Did Smallpox Vaccine Limit HIV?

That’s the question posed by researchers in the journal BMC Immunology, who think that the vaccine might have offered partial protection against HIV. As smallpox was wiped out, fewer people received the vaccine. The HIV explosion followed.

In this small study, the researchers exposed immune cells from 10 smallpox-vaccinated people to HIV. Cells from 10 people never vaccinated against smallpox were also exposed. And HIV did replicate much more successfully in the cells from the non-vaccinated subjects.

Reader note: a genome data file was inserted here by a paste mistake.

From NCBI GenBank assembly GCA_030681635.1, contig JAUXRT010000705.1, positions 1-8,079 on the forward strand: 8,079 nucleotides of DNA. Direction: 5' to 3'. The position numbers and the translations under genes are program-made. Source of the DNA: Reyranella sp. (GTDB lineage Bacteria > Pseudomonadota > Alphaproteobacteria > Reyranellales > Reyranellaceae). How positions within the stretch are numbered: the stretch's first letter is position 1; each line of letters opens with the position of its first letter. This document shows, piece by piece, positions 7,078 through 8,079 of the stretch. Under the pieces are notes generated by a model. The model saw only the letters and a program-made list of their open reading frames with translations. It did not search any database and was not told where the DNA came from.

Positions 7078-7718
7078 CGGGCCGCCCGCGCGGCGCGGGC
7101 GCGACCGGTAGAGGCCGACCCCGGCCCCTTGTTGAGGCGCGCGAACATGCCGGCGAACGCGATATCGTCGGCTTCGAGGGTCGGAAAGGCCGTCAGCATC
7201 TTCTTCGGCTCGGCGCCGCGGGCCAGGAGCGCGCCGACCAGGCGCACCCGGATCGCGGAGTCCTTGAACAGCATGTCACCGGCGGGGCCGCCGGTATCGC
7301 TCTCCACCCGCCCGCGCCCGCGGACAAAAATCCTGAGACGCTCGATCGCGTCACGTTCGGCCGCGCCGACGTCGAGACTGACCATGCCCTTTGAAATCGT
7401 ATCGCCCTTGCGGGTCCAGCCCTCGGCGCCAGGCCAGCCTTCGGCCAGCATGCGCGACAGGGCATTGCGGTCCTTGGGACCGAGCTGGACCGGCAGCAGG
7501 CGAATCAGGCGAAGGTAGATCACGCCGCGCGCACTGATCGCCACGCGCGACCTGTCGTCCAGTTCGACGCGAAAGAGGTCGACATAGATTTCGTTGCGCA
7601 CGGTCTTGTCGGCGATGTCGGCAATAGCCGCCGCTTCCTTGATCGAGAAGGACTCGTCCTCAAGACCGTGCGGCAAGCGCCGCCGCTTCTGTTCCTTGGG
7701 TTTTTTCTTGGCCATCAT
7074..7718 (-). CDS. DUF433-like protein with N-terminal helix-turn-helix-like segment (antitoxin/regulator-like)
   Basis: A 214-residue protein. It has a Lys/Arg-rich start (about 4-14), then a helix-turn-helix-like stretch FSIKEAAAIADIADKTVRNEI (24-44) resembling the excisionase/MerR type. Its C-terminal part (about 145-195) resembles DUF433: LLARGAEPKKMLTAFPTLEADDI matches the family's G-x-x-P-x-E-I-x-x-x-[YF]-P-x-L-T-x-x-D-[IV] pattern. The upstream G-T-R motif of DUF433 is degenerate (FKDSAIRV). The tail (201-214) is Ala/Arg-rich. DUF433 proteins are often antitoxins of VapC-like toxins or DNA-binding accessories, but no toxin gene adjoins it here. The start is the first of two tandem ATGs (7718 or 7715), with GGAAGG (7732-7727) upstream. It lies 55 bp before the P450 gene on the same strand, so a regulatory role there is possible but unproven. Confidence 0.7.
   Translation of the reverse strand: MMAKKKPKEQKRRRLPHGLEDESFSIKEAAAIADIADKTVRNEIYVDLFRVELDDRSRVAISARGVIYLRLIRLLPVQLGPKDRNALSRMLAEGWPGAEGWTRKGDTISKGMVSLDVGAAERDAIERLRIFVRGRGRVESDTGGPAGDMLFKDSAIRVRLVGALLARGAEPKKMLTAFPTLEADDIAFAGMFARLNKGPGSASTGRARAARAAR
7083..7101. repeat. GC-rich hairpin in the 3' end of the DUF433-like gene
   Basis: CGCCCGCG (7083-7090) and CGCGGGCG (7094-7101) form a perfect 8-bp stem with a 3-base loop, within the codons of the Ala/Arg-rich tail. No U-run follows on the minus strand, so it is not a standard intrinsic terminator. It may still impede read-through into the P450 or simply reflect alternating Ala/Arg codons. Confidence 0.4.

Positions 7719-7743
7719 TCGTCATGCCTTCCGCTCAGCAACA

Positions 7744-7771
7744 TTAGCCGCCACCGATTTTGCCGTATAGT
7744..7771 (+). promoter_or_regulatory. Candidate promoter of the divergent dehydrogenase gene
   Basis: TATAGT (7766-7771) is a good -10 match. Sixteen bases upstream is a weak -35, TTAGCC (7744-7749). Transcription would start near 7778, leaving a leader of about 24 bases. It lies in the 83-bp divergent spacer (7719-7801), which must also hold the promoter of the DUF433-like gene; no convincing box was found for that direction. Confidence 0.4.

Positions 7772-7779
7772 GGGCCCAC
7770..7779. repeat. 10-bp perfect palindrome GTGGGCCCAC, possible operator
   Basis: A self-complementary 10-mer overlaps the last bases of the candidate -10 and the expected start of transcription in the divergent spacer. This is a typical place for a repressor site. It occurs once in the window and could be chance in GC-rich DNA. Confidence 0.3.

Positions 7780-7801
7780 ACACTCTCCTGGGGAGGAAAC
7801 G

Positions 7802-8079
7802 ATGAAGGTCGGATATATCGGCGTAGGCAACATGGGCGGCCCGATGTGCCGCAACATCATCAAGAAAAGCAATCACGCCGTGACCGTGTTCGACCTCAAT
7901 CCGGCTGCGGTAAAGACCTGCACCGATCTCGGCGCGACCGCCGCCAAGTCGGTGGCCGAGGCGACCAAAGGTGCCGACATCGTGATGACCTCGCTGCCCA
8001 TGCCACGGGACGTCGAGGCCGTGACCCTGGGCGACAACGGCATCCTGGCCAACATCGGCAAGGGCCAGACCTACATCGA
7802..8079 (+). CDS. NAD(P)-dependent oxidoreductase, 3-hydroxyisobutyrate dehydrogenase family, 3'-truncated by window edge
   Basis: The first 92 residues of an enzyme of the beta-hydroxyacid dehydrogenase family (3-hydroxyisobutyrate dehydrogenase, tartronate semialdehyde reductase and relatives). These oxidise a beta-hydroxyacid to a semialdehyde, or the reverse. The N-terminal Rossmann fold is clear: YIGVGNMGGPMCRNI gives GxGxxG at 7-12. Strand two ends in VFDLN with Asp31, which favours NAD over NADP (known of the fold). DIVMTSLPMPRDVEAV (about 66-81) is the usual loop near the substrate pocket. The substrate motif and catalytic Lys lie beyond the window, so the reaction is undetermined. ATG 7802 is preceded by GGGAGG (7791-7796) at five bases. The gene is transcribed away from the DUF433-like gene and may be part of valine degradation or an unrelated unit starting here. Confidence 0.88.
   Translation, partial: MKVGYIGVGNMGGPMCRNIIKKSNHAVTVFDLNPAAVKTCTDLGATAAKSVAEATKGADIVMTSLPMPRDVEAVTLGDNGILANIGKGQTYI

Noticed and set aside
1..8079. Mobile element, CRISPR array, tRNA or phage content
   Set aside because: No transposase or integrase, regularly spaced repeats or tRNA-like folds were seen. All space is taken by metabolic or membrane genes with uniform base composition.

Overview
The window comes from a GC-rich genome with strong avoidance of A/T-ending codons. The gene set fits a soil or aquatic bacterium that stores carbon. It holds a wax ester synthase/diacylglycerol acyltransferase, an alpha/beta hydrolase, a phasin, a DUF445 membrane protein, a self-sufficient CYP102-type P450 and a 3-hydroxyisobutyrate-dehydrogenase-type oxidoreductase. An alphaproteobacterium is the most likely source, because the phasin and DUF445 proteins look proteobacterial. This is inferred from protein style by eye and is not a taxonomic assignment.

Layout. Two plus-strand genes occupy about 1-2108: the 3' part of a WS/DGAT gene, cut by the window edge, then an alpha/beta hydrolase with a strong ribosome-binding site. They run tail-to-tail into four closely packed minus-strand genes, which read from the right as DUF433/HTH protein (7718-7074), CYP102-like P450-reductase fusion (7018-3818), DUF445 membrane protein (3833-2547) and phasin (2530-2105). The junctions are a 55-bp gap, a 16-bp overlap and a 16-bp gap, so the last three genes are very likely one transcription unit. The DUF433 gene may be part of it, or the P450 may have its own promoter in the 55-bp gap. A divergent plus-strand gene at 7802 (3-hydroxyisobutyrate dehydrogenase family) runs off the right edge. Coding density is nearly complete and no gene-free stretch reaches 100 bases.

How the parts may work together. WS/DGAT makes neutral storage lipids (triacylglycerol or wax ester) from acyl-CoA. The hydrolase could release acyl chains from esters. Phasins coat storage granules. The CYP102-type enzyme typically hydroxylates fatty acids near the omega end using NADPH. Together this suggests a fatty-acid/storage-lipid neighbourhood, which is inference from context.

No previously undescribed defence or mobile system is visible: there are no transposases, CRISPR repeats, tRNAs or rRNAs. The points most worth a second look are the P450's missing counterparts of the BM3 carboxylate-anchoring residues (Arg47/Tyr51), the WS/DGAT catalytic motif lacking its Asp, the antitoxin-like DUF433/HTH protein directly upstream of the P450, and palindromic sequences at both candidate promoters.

Is this a good news?Could the eradication of smallpox have been a factor in the spread of HIV? You should not count your chickens before they are hatched.

Further research confirming the relationship between stopping the smallpox vaccine and the rise of HIV would not surprise William McNeill. The author of the classic book Plagues and Humans who also wrote a chapter titled "Patterns of Disease Emergence in History" for the 1993 book Emerging Viruses, in this chapter, he mused on our ability to “insulate ourselves from local and frequent diseases.” But doing so comes at the cost of “creating a new vulnerability to some larger diseases.”

McNeill concluded: “Perhaps what we face as humans is a conservation of catastrophe.”

Originally Posted: Top Diagnosis